So the idea of Fabletics is after the new member discounted $25 outfit, which this gear above was absolutely worth and then some, each month there are other outfits of 2-3 pieces (sometimes including sports bra, head band or arm warmers as an additional piece to a top and bottoms) available at a discounted price, starting at $50. You do have to opt out of the charge each month if you do not want to purchase clothing that month. Unlike some monthly clothing websites I’ve heard about, they don’t ship anything you have to return; if you miss the opt-out date I think they charge your card then you have the credit waiting.
I haven’t bought any more outfits, partially due to depleted available sizes, and partly because I don’t really need more running clothes. For $25 I definitely found this first outfit worthwhile though and if I get a little more expendable income I may check into some warmer weather gear! I’m extremely pleased with the quality for the price.
If you are interested in giving it a try, please use my referral link below. I’ll get some credits towards some more clothing for myself! It is attractive, functional workout gear at a great introductory price. I’m not getting sponsored for this or anything, just trying to share the news and maybe earn myself some credits at the same time. I hope you enjoy!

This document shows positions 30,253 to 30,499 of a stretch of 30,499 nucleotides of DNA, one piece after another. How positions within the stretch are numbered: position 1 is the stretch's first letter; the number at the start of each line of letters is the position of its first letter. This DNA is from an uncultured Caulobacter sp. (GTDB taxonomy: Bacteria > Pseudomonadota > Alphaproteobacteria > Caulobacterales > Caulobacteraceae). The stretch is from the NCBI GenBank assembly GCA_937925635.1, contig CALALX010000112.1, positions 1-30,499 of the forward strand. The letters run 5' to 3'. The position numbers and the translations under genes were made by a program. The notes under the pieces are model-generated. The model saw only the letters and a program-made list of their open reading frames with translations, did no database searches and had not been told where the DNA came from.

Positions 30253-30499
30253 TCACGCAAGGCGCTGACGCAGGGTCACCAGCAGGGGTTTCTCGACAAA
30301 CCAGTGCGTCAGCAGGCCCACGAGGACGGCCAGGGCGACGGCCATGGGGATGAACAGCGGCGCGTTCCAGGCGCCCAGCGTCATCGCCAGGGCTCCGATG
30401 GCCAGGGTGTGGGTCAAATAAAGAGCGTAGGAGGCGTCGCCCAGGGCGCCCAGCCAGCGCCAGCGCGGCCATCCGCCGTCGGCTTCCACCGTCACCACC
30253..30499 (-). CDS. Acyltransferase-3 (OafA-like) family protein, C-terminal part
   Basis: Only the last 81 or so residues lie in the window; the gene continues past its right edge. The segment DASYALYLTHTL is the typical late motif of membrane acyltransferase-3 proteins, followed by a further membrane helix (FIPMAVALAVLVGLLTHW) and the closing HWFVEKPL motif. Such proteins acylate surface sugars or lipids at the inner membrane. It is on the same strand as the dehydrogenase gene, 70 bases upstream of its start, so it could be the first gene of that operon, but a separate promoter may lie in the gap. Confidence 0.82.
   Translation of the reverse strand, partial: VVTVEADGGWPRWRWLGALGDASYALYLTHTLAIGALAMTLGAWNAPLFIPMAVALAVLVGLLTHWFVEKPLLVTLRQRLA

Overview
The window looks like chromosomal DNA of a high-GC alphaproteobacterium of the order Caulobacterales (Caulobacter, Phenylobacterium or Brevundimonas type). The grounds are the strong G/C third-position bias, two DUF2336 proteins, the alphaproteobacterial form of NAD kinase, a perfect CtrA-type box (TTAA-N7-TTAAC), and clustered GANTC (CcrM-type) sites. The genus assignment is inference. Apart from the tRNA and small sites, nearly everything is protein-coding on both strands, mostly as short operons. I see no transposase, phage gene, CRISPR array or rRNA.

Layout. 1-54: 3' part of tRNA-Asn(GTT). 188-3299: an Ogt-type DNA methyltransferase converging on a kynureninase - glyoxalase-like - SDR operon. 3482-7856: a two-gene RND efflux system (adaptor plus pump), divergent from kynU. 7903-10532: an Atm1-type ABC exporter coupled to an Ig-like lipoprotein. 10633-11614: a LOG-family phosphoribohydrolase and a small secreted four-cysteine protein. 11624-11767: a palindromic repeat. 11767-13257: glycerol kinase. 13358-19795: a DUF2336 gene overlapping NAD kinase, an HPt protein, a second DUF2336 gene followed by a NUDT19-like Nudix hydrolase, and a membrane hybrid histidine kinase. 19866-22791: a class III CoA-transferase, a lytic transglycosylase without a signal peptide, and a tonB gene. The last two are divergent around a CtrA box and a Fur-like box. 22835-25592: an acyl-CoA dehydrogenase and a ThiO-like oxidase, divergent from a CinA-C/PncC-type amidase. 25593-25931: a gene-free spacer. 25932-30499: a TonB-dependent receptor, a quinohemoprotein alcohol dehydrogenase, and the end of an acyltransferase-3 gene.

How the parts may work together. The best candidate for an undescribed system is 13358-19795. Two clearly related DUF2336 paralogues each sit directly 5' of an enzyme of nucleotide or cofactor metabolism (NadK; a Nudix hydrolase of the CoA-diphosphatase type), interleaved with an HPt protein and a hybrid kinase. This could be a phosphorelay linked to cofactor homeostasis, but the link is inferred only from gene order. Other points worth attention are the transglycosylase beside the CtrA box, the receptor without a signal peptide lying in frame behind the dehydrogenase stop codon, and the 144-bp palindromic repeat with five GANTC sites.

Referral link: http://www.fabletics.com/invite/22535836/
On Saturday it rained.
Well, it rained on Friday too. But the usual steady calming sound of rain falling on the roof above my bed wasn’t so charming on Saturday morning when coupled with flashes of lightning and booming thunder. Not exactly ideal weather for a trail run.
Yet I spent the early hours with tea and oatmeal and a constant refresh of my weather app, wondering if it even made sense to make the 45 minute drive to the race. As final decision time came near, the worst of the storms seemed to be through. The race was being very active on their facebook page to many inquiries about whether the race would be held. Only concerns for runner safety were going to stop the event, not just some mud and water!
So I headed east and started the country music playlist on my reliable ol’ iPod.
When darkness comes, and pain is all around, like a bridge over troubled water, I will lay me down….
Bridge Over Troubled Water – Johnny Cash
I don’t know why, but with you I’d dance in a storm in my best dress. Fearless…
Fearless – Taylor Swift
There’s a storm moving in, he’s headed back from somewhere he never should have been, and the thunder rolls…. and the lightning strikes…
The Thunder Rolls – Garth Brooks